The prescription pad has been redesigned for the digital age, and it’s changing the way patients get the medication they need. Doctors are now turning to electronic prescribing (e-prescribing) software instead of paper-based notes to handle their prescription orders.
To give you an idea of its popularity, e-prescribing has been cited as one of the highest-priority health information technology (IT) investments among medical practices surveyed by Software Advice.
Vendors are taking notice of the demand for electronic prescription software. As a result, there are hundreds of solutions available for practices to purchase. In this guide, we’ll break down what you need to know before selecting the right e-prescribing software for your organization.
Here’s what we’ll discuss:
E-prescribing is the process of electronically generating and transmitting a prescription order directly from a healthcare provider to a patient’s pharmacy of choice. In other words, doctors can create and send a patient’s prescription using their computer or mobile device, rather than using manual methods (e.g., phone calls and faxes) to contact pharmacies.
Electronic prescriptions are transmitted through private, secure and closed networks maintained by e-prescribing software vendors. These networks are able to connect with the vast majority of pharmacies across the country.
The government has supported e-prescriptions by passing laws incentivizing their adoption, such as the Medicare Improvements for Patients and Providers Act (MIPPA) of 2003 and the Health Information Technology for Economic and Clinical Health (HITECH) Act of 2009. This is likely due to the software’s many benefits, which include:
For all these reasons, electronic prescribing has been lauded as a more accurate, efficient and safe alternative to handwritten prescriptions.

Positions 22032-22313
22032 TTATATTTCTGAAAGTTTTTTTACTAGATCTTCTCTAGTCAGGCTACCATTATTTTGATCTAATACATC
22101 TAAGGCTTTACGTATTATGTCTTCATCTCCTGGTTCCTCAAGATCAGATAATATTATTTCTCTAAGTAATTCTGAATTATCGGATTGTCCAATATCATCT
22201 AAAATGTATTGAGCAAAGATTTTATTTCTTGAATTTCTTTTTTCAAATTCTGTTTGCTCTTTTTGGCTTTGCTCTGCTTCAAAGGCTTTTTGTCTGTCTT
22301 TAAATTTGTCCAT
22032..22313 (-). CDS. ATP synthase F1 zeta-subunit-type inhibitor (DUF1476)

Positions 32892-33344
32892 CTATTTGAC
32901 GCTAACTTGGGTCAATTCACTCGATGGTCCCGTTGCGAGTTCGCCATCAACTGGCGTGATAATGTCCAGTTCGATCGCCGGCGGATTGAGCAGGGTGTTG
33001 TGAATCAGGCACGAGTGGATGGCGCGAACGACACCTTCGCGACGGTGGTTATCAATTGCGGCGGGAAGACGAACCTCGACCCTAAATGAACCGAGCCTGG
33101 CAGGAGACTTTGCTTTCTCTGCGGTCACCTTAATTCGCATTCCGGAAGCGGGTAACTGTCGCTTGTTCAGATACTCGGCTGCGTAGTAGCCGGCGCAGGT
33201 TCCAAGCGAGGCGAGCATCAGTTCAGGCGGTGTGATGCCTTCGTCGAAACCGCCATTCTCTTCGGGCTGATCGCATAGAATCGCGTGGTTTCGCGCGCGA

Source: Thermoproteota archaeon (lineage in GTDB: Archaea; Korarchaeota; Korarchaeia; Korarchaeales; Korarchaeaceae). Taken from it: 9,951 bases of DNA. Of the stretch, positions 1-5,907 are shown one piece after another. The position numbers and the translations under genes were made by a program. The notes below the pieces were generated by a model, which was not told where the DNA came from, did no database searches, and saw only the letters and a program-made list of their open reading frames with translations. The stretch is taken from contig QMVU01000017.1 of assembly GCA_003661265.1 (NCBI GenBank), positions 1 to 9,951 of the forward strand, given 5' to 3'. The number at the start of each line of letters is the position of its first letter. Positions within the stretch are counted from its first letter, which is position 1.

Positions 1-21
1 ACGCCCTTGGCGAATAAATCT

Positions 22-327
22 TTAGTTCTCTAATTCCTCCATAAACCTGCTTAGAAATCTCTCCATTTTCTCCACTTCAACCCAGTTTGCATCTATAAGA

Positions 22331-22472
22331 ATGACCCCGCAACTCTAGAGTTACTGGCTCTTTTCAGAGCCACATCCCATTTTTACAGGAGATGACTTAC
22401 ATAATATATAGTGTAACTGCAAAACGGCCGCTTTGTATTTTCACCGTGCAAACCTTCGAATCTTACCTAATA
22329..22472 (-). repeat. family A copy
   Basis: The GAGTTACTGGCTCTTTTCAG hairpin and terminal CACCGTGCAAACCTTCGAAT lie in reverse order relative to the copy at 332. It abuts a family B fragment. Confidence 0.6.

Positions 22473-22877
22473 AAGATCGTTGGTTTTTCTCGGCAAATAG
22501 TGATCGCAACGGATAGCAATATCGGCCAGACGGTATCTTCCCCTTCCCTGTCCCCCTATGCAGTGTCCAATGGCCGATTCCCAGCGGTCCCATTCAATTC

Vendors offer a variety of functional breadth and depth in their e-prescribing solutions. Here are some of the most common capabilities:
|Medication selection||Prescribers can typically choose from more than one option when searching for a medication to include in the prescription order, including generic alternatives to brand-name drugs.|
|Prescription creation and submission||Users can generate new prescriptions to be sent directly to a pharmacy from their desktop computer or mobile device. These orders can be processed individually or several at a time. Order management tools are typically included to ensure pharmacies have received prescriptions.|
|Adverse interaction checks||Most systems offer alerts and warnings for a variety of potential adverse reactions from a particular prescription, such as drug interactions, allergies, dosage amounts and duplicates.|
|Refill authorizations||Pharmacies can send refill requests to prescribers directly through the software's network. Providers can then approve or deny these requests electronically.|
|Medication history views||Most solutions allow users to access a patient’s medication history by importing it from a pharmacy’s database, or through the medication claims history provided by insurance payers/pharmacy benefit managers.|
E-prescribing vendors offer their products through one of two deployment models: standalone applications, or electronic health records (EHR) suites that include electronic prescription capabilities along with several other applications (e.g., patient scheduling and billing).
According to the Office of the National Coordinator (ONC), most doctors opt for the integrated EHR model.
This may be because it’s easier to implement an e-prescribing system that’s integrated with a practice management solution out of the box. Integrating a third-party e-prescribing product with existing EHR software is generally more difficult.